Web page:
Hirate did it all with the poise of, well, a two-time GT500 Drivers’ Champion who was motivated to get back to the top flight. Had there not been the driveline failure at Okayama, had he not been punted off at Sugo, he might have taken the Toyota Prius and apr Racing to the title in the car’s farewell season.

The suggestion is that Hirate will be changing not only teams but manufacturers as well for 2019. He’s done enough on merit to warrant a move back to GT500, where he arguably should never have been demoted to begin with.

3RD: NAOYA GAMOU [蒲生 尚弥]

© GT Association
  • GT300 Drivers’ Championship: 1st Place (68 points)
  • Wins: 1 (Motegi)
  • Pole Positions: 1 (Buriram)
  • Top-10 Finishes in all Eight Races
  • 2018 Nürburgring 24 Hours SP-Pro Class Winner

nominated by Geinou

Much like Haruki Kurosawa, Naoya Gamou contributed tremendously to his and K2 R&D LEON Racing’s very first GT300 championship win. From the last round of the 2014 season when he joined LEON Racing full-time, he’s ascended to become the team’s ace driver, surpassing the more experienced Kurosawa.

It was the 29-year-old Gamou, who was in charge of the final stint of the season at Motegi, when he perfectly defended a commanding lead while preserving his Bridgestone tyres, after the team decided to go with an aggressive fuel-only strategy.

Motegi was a true showcase of Naoya Gamou’s talent as a driver, who gained a lot of experience in the last four years, be it in Super GT, or with Toyota at the 24 Hours at the legendary Nürburgring Nordschleife, where he recorded another class victory.

This year, unlike last year, there were no dramatic come-from-behind victories like at Suzuka or Motegi for Naoya Gamou. No fastest 10-lap stints. Just the one win and the one pole position at Buriram… and top-8 finishes in every single event. Gamou never put a wheel wrong all season.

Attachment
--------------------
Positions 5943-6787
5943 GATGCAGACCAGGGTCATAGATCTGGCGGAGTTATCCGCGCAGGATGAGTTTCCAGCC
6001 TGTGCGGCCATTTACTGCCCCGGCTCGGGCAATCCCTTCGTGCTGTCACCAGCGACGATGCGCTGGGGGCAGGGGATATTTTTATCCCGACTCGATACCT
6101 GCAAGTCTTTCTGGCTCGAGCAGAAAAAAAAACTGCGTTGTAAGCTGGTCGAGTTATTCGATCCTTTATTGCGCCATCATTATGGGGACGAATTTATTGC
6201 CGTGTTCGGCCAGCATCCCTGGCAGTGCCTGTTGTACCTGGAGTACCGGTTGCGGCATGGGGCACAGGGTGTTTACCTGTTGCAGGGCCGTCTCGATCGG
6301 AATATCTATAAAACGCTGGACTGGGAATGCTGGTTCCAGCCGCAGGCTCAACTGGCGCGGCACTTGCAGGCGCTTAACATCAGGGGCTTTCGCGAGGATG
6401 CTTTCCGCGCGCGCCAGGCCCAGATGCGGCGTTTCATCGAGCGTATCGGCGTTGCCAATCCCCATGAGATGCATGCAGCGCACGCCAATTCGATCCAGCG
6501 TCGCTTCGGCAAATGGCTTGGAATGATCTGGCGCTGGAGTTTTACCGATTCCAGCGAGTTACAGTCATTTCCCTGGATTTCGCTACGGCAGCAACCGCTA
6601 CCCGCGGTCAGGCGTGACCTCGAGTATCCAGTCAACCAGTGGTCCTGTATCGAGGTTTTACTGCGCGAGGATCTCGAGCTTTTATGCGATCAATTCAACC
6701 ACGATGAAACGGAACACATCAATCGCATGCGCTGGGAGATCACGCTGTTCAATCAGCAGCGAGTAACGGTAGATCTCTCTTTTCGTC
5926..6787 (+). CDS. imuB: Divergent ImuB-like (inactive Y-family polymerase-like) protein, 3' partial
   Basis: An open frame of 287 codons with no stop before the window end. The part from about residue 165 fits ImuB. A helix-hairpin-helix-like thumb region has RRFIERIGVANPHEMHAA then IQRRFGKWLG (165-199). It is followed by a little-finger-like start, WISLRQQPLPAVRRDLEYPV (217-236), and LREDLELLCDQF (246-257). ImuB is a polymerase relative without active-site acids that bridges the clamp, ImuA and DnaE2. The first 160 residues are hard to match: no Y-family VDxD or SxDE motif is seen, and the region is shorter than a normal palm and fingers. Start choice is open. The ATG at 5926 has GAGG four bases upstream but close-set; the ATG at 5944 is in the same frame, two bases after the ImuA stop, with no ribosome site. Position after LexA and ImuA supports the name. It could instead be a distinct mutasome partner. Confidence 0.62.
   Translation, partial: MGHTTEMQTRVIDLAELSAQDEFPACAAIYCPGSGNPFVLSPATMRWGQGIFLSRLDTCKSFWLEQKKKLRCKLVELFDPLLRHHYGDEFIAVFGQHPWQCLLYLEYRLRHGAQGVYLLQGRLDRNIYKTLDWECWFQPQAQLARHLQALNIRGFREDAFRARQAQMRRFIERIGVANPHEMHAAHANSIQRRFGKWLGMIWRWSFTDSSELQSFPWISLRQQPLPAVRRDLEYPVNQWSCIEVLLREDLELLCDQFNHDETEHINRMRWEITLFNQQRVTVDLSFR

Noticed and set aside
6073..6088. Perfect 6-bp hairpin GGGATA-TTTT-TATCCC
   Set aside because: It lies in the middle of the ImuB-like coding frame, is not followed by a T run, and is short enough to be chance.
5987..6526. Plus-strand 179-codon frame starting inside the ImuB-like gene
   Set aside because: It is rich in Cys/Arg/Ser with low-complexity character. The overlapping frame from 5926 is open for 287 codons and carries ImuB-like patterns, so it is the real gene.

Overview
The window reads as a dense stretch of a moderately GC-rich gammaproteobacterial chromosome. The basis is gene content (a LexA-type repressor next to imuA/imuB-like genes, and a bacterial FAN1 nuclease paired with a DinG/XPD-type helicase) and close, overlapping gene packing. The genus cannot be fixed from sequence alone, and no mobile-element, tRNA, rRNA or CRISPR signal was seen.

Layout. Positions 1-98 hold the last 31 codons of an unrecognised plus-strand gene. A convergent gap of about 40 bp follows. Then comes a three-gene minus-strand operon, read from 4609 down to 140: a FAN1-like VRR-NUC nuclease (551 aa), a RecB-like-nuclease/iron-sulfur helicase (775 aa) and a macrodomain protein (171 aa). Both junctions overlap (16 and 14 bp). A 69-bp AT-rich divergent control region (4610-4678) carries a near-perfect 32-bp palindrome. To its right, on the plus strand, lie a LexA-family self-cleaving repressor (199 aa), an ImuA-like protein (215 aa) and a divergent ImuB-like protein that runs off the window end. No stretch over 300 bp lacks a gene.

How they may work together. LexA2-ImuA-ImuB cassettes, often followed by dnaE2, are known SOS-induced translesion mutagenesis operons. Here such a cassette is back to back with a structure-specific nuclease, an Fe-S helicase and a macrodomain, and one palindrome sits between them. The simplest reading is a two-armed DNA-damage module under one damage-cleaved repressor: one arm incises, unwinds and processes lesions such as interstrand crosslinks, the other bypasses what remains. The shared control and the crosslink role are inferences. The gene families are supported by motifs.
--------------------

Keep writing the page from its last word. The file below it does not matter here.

He was, quite simply, consistently fast, over long stretches, of every race in 2018. And it helped capture him his first Super GT title with the team that gave him his first genuine opportunity at success in the GT300 category. Gamou is no longer the best-kept secret on the GT300 grid. He is an established, legitimate top man in the category, and will continue to be for a long, long time.

2ND: SHO TSUBOI [坪井 翔]

© GT Association
  • GT300 Drivers’ Championship: 7th Place (39 Points)
  • GT300 Podiums: 2 (Okayama, Suzuka)
  • Fastest Laps: 1 (Autopolis)
  • Pole Positions: 2 (Fuji 500mi, Autopolis)
  • 2nd Place in GT500 debut at Fuji 500km
  • 2018 All-Japan Formula Three Champion – Single-season record 17 wins

Shohei Ohtani brought “Sho-time” to Los Angeles in Major League Baseball, winning the American League Rookie of the Year as a batter and starting pitcher. Another phenomenal “Sho-time” happened in Japanese motorsport thanks to Sho Tsuboi, the top prospect of the Toyota Young Driver Programme.

Even though his and teammate Takamitsu Matsui’s title hopes got crushed before the finale at Motegi, the 23-year-old Saitama native can look back at a very successful 2018, where he won the All-Japan Formula 3 Championship with a record-setting 17 race victories as well as back-to-back Super Taikyu titles in the ST-4 Class for TOM’s Spirit. The only blemish came right at the end when he was collected in Sophia Flörsch’s horror crash at the Macau Grand Prix F3 Race.

In his second year as a GT300 driver, and his first with Tsuchiya Engineering, he managed to grab two pole positions as well as two podium finishes. When Kamui Kobayashi had to miss out on the Fuji 500 km round due to a clash with the WEC season opener, Toyota rewarded Sho Tsuboi with a GT500 drive. And Tsuboi didn’t disappoint: Despite the lack of experience, he greatly contributed to a very strong second place finish together with Heikki Kovalainen.